Dell has reset passwords for all customers of its online store following a data breach in which the names, email addresses, and hashed passwords belonging to an unknown number of people may have been exposed.
In an advisory this week, the computer maker said it had detected unauthorized activity on its network Nov. 9 involving an attempt to steal customer data. While there's no conclusive evidence the attackers succeeded, it is possible that at least some information was removed from the Dell network, according to the company.
To mitigate risk, the vendor has implemented a mandatory password reset for all registered Dell.com users. Next time these users attempt to login to their Dell accounts, they will be prompted to change their passwords. The hardware maker is also asking users to reset passwords on any other accounts protected by the same password they had used for Dell.com.
On a newly established customer update website, Dell described the incident and the password reset as primarily impacting customers of Dell.com, Dell.com, Premier, Global Portal, and support.dell.com.
The attackers do not appear to have targeted credit card and other sensitive customer information. The incident did not impact any of Dell products or services either, the hardware maker said.
Dell's statement provided no information on how many users of its online site might have been impacted by the incident. But based on Dell's actions, the number could be quite large, says Ilia Kolochenko, CEO of High-Tech Bridge.
"Usually, a mass password reset is a hallmark of a data breach impacting all customers," Kolochenko says. "If it's not the case, it should be clearly explained and emphasized." Leaving customers in the dark about any breach involving personal data is never a good idea, he says.
The mass password reset could also be an indication that Dell is not fully confident about the resilience of the hashed passwords against brute-force cracking attempts.
Typically, password hashing should make passwords unusable to criminals. But a lot depends on the strength of the algorithm that is used for the hashing, says Jarrod Overson, director of engineering at Shape Security. "Without details, it's safer to err on the side of caution, which, in this case, is that the hashes were generated with an algorithm that is quickly crackable, like MD5," Overson says. With such hashing, a hacker could use a free, open source tool like Hashcat to automate the testing of common or generated passwords, he says.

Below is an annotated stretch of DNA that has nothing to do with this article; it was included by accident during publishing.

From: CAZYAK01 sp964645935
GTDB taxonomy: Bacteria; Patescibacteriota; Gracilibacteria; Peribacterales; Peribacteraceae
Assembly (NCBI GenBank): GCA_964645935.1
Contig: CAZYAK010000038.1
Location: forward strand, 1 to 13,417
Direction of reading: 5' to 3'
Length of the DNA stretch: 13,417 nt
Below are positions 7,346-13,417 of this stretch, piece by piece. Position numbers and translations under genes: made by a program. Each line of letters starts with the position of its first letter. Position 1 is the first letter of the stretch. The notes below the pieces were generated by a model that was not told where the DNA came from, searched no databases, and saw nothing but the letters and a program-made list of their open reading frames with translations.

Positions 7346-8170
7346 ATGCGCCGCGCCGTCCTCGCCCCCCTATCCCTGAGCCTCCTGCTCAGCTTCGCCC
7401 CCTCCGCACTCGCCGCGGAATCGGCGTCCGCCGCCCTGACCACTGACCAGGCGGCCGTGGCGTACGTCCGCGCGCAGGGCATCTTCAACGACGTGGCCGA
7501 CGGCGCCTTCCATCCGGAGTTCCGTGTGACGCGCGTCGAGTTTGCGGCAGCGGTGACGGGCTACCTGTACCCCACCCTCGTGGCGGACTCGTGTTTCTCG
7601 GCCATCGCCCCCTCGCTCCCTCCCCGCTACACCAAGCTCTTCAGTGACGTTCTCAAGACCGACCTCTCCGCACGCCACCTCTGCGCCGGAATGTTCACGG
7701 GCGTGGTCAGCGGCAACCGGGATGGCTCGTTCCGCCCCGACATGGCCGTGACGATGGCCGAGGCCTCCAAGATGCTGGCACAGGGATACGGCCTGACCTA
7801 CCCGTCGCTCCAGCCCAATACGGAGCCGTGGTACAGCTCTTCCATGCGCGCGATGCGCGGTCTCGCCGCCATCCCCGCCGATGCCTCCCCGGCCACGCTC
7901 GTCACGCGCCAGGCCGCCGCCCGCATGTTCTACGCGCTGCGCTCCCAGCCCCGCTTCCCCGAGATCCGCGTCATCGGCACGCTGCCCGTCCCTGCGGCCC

Ideally, organizations should consider storing password hashes generated by an algorithm such as bcrypt, which is generally considered to be very resistant to brute-force hacking, Overson notes.
Email account data and passwords have become increasingly hot commodities in underground markets. Because many users tend to use the same password across multiple accounts, attackers have been increasingly using breached username and password pairs to try and break into as many accounts as they can.
Credential-stuffing attacks, where criminals automatically enter large volumes of leaked credentials into e-commerce and other websites, have become increasingly common in recent years. In fact, underground chatter related to compromised accounts increased 150% year over year on Black Friday and Cyber Monday, according to new holiday shopping season cyberthreat stats from Cyberint. Chatter about attack tools, predominantly for credential stuffing, increased 20%, according to the vendor.
The trend has focused growing attention on the need for strong password and user authentication measures. Hashing and encryption are increasingly seen as basic steps to ensuring password integrity in the event of a data breach.
Since Dell has said the passwords for Dell.com users were hashed, it is likely the company is merely being extra careful in resetting them anway.
"It's a matter of how sophisticated their hashing technique was and how unusable the passwords could be for cybercriminals," says George Wrenn, CEO and founder of CyberSaint. "Regardless, the fact that Dell pushed for a password reset would ideally block that risk. It is clear that Dell is aggressively dealing with the incident."
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